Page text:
Friday, June 24, 2011


Bird's Nest Stadium, Beijing, August 8, 2008

A true story about an American who moves to Beijing and finds herself starring as the Western bad girl in a hit soap opera.


This travel memoir captures a totally unique experience at a precipitous moment in Chinese history. Rachel DeWoskin moves to Beijing in the 1990s at a time when the runaway economic growth of the country was just beginning and China was just starting to open up to the world. She is young and culture-shocked, but soon becomes the face of a cheesy TV drama that was watched by 600 million viewers. She finds herself representing foreign women who are in love with Beijing and Chinese culture, and gets to know the city in the process.

Rachel describes her experiences in China with a sharp tone and a thoughtful mind. She writes about the complicated relationship between China and the West, and peppers her story with accounts of her own relationships in Beijing. She analyzes what made this show so appealing in a country that was determined not to be swallowed up by "Western immorality" while still being seduced by it. She stayed in Beijing for years and spoke Mandarin, so she had some insights into the culture of the local people as well as the expatriates.

I thought Rachel's descriptions of her expat and Chinese friends were the most interesting parts of the book. Her friends were young and rebellious, and they found themselves at the forefront of a new China. Some resented the presence of foreigners and the actions of America, while others looked to the West as the solution to all their frustrations with their own culture. She writes about the crazy things that people do that don't make sense from another worldview, while recognizing that her own understanding of the world isn't always best. The observations about China at the time from the perspective of an outsider on the inside were fascinating.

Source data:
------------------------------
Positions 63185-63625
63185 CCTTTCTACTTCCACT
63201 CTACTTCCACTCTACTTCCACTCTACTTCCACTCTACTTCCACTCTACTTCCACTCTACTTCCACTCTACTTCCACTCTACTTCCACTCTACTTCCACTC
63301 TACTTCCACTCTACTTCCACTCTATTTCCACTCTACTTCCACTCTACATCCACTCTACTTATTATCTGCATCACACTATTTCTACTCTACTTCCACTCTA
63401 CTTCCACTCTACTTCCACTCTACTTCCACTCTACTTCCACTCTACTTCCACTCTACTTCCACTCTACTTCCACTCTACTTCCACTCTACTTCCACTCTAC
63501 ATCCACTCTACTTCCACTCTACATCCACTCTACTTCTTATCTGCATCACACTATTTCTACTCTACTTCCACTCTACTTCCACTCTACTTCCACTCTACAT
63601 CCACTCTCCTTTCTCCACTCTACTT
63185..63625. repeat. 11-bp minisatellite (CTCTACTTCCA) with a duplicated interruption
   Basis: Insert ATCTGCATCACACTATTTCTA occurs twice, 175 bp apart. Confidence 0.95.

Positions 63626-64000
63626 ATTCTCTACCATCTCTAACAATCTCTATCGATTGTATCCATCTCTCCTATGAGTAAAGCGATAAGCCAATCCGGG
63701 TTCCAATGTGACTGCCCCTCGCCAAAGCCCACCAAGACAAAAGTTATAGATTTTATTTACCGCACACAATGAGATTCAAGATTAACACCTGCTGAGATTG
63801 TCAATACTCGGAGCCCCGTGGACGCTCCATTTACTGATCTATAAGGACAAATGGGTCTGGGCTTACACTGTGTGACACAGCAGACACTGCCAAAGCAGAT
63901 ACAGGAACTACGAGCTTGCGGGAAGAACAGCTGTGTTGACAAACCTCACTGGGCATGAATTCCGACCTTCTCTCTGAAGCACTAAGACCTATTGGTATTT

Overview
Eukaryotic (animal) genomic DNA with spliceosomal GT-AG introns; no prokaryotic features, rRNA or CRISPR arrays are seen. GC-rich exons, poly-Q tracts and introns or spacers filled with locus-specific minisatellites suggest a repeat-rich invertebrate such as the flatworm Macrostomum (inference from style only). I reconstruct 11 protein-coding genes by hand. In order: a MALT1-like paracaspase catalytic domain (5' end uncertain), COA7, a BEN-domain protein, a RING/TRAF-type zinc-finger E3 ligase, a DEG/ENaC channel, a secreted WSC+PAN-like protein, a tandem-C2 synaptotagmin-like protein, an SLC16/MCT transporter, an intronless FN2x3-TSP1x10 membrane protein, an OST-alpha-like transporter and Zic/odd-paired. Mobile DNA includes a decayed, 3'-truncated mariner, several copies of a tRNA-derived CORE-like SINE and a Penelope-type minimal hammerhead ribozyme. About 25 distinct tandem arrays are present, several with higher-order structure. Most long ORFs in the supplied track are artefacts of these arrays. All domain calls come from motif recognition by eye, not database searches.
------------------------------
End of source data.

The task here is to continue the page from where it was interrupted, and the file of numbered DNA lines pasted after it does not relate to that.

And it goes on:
Rachel DeWoskin's website


I bought the paperback copy at Flow Bookshop for $46 HKD (about $6 US). The Kindle edition is listed for $10.46.


To what extent do you think popular TV shows represent the values of a country? Do you form your opinions of other cultures based on their entertainment offerings?


  1. +JMJ+

    That's a fascinating question, Shannon!

    Two people I know from Malaysia are very familiar with Filipino telenovelas (which must be as cheesy as DeWoskin's soap opera), and I cringe a bit at what they must think of the Philippines based on what they see of those shows. The poor are often idealised, the wealthy demonised, the acting wooden, the dialogue cliched, and the themes what I'd call "lowest common denominator." Heck, I don't watch the shows myself!

    And now I'm reminded of one of my American friends, who hasn't had a TV in years and probably cringes in the same way when he meets foreigners whose ideas of the US are taken almost entirely from pop media.

    But while I know from my own experience and his exasperated e-mails that a country's entertainment is not the best showcase for its culture, it's hard to discount these sources: they're often the only media we can get!

  2. Thank you for such a thoughtful and thought-provoking comment Enbrethiliel. I really appreciate the time you put into answering these questions.

    I always hope that people don't think all Americans are like the reality TV stars that have been multiplying over the past few years. Plenty of people are normal and boring and rational. However, we sure seem to like watching the drama, and that says something about our culture too.

    I've never watched Filipino television, though we probably get some of the shows in HK. I've formed most of my ideas about the country from my dad's memories because he lived there for all of middle school and high school. I have an aunt and uncle who are still there and it's always interesting to hear what they are up to.

  3. I really like this article and enjoyed reading. Nice article, love the post.


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